If holiday meal preparations have you stressed to the max, try this strategy for making the gravy ahead of time.
Preheat oven to 325°.
Remove and discard giblets and neck from turkey. Trim excess fat. Combine chopped onion, 1/2 teaspoon salt, 1/2 teaspoon pepper, thyme, chopped sage sprigs, marjoram, parsley, and rosemary in a small bowl. Stuff body cavity with onion mixture. Tie legs together with kitchen string. Lift wing tips up and over back; tuck under turkey. Brush turkey with canola oil; sprinkle with the remaining 1/2 teaspoon salt and remaining 1/2 teaspoon pepper. Cover breast with foil. Place turkey, breast side up, on a roasting rack in a roasting pan. Pour 2 cups water into pan.
Bake at 325° for 1 1/2 hours; remove foil, and baste turkey with pan juices. Add 1 cup water to pan, if needed. Bake an additional hour or until a thermometer inserted in the meaty part of the thigh registers 165°, basting every 30 minutes. Remove turkey from oven; let stand at least 30 minutes before carving. Discard onion mixture and skin.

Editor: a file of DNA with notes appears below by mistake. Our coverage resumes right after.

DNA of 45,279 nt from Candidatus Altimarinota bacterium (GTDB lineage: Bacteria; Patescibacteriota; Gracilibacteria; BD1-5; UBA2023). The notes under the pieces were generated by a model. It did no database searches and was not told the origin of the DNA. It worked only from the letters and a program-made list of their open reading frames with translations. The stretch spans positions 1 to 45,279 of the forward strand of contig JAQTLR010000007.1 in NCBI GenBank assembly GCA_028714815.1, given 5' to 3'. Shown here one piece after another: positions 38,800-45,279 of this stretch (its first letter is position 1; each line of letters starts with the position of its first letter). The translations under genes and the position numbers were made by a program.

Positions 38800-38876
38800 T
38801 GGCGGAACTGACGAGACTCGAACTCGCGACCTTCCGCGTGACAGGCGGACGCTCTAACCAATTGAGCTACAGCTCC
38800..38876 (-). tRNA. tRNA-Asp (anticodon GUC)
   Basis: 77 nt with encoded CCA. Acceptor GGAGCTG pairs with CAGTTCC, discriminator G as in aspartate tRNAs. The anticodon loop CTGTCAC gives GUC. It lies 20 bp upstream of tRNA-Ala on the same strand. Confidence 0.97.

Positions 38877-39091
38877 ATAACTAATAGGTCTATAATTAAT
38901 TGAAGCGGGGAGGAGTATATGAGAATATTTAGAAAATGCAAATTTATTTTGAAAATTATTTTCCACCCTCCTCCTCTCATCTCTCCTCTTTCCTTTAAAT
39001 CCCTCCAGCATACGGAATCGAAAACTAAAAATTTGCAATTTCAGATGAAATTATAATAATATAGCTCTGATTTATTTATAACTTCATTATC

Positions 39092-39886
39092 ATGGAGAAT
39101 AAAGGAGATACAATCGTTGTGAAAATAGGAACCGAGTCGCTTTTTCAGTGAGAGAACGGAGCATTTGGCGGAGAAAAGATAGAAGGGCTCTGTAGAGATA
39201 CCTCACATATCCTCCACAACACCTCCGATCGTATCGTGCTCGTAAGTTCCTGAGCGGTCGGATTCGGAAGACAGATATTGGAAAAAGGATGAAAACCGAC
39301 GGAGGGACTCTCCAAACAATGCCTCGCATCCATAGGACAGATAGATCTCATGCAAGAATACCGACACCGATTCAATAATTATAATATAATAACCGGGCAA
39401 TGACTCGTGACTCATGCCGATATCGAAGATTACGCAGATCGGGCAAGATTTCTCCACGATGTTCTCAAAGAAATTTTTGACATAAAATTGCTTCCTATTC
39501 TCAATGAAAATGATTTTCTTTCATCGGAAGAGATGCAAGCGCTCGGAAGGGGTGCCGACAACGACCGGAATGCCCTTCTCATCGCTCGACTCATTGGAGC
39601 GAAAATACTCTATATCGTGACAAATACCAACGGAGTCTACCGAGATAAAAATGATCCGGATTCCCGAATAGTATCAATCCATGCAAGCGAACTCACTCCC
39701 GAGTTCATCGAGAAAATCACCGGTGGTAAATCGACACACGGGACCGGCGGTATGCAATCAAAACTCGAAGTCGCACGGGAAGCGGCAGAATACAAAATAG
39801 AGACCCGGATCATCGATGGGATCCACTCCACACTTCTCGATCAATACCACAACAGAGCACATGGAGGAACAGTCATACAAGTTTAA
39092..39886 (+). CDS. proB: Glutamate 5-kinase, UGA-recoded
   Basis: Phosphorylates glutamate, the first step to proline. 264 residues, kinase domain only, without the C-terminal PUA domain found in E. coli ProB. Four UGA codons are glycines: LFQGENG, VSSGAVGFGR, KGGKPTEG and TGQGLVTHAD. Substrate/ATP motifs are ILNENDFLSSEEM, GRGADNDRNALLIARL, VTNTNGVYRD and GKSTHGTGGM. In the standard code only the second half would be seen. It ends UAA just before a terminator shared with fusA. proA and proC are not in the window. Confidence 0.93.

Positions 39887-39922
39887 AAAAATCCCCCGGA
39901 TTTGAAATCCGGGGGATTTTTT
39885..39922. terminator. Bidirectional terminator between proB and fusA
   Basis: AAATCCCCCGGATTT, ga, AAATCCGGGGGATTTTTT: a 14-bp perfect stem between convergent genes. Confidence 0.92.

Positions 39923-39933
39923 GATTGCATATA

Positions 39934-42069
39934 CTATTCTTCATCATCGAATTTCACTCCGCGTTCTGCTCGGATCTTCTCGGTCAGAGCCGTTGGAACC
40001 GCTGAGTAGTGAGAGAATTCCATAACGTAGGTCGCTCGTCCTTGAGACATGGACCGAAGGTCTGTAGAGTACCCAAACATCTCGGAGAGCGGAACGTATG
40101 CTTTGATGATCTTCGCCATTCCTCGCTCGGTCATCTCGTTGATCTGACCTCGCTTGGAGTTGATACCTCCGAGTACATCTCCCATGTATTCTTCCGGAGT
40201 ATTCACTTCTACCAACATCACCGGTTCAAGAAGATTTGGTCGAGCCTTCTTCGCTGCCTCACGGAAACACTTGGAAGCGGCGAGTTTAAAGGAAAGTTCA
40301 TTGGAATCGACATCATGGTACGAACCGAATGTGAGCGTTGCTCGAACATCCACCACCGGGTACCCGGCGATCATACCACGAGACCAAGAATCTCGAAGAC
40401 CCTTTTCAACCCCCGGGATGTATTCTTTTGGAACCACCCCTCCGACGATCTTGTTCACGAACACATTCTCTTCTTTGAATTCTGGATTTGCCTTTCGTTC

Place a zip-top plastic bag inside a 2-cup glass measure. Pour drippings from pan into bag; let stand 10 minutes (fat will rise to the top). Seal bag; carefully snip off 1 bottom corner. Drain drippings into a bowl, stopping before fat layer reaches opening; discard fat.
Place the roasting pan over two burners on medium heat. Add the turkey drippings, the Make-Ahead Gravy, and 2 teaspoons chopped fresh sage, scraping the pan to loosen browned bits. Reduce heat, and cook until the gravy mixture is reduced to 3 cups, stirring occasionally (about 5 minutes).
Wine note: A wine for your Thanksgiving turkey must be one that will stand up tall to the flavors of the fixings, from the savory meatiness of the gravy to the piquancy of the cranberry sauce to the sweetness of the sweet potatoes and the earthy, richness of the stuffing. A generous, mouth-filling, soft-textured red is a great bet. Here's a terrific one that's powerful but plush: Robert Keenan Merlot from the Napa Valley. The 2003 is $ -Karen MacNeil
Covering the turkey breast with foil deflects the heat and helps prevent the white meat from cooking faster than the dark. The Make-Ahead Gravy features a rich, homemade turkey stock base. Enhance the gravy with pan drippings from the turkey.